The People of America's Oil and Natural Gas Indusry

Survey Says: Shale Gas is an 80/20 Issue

Mark Green

Mark Green
Posted December 15, 2011

Note to Washington policymakers: Americans get the natural gas revolution. Big time. Data points from a new poll by the Deloitte Center for Energy solutions:

• 83 percent of those surveyed favorably connect natural gas development with U.S. job growth.

• 79 percent favorably connect natural gas with reviving the economies of states and communities where gas is being produced from shale.

• 62 percent of people in areas where shale gas development is established, like Texas, associate well-paying jobs with the natural gas industry.

Those are slam-dunk numbers, and Deloitte’s Peter Robertson says they’ll only grow as shale gas production increases:

“Shale gas made up a small share of domestic natural gas production in 2005, but has surged since then – and in 2010 made up 20 percent of what is produced domestically. By 2030, the portion could be close to 50 percent.”

The Deloitte results also support using hydraulic fracturing and horizontal drilling techniques to free natural gas from shale formations that typically are several thousand feet below the surface. Nearly 60 percent believe the benefits of shale gas – jobs, economic growth, clean-burning energy – outweigh production concerns. More than 70 percent of people living in established shale areas say they would recommend that family members and friends lease their land for production. Robertson:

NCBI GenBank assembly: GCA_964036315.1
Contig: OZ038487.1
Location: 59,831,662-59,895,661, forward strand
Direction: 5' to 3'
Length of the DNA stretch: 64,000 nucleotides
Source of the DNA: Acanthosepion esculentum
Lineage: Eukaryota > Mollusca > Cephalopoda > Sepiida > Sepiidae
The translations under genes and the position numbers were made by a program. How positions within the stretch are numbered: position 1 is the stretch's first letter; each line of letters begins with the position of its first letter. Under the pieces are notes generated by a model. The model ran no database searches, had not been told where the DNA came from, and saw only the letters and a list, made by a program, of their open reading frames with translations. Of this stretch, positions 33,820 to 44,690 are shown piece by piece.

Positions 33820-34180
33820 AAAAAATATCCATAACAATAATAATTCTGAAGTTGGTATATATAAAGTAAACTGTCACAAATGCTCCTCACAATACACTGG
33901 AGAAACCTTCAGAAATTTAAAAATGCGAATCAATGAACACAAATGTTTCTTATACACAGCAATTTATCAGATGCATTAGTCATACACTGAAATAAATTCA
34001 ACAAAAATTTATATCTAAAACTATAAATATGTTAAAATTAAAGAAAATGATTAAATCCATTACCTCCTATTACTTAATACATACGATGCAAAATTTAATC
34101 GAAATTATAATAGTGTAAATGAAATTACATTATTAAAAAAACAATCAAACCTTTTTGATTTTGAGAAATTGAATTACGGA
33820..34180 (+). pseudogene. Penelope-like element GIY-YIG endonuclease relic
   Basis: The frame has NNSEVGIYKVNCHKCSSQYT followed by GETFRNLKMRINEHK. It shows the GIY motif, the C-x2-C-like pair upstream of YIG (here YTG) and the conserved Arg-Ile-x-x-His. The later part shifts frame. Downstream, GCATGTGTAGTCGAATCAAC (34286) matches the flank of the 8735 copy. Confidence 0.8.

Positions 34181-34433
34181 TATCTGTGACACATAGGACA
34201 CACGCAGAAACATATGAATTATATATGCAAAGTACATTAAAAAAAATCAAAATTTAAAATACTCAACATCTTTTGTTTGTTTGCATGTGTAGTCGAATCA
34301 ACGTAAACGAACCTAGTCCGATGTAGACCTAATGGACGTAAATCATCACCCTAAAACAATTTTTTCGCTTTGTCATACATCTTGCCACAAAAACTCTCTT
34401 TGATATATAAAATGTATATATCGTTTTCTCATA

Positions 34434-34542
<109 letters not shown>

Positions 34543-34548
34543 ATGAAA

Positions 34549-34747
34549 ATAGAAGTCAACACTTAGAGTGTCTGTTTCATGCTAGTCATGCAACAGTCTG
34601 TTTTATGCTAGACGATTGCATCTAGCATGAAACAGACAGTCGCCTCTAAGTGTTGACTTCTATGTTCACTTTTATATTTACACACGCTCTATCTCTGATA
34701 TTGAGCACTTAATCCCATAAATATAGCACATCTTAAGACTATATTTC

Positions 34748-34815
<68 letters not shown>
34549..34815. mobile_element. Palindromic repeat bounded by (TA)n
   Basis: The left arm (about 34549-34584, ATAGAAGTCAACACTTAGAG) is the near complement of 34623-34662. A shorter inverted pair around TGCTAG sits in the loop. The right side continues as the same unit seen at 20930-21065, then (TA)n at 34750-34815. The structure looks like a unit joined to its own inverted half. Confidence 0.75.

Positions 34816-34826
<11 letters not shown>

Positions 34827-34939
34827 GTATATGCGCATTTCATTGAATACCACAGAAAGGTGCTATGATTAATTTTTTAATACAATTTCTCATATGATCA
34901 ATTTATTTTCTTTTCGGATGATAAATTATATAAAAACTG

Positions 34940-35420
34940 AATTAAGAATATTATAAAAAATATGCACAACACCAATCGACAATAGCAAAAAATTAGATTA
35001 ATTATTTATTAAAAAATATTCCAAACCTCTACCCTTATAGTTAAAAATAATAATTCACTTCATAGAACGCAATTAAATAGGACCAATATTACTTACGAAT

"There's so much shale activity in so many parts of the country that it's important to communicate and operate effectively. Everything shale gas producers do gets enormously magnified. That's why they have to get it right every time, on every well drilled. Consistently operating with excellence and communicating effectively with all impacted stakeholders are critical attributes."

Agreed. Which is why industry is committed to continued development of standards and operational guidelines for shale gas production, transparency, close cooperation with state and local regulators and improved relationships with communities and individual landowners.


Mark Green joined API after a career in newspaper journalism, including 16 years as national editorial writer for The Oklahoman in the paper’s Washington bureau. Mark also was a reporter, copy editor and sports editor. He earned his journalism degree from the University of Oklahoma and master’s in journalism and public affairs from American University. He and his wife Pamela live in Occoquan, Va., where they enjoy their four grandchildren.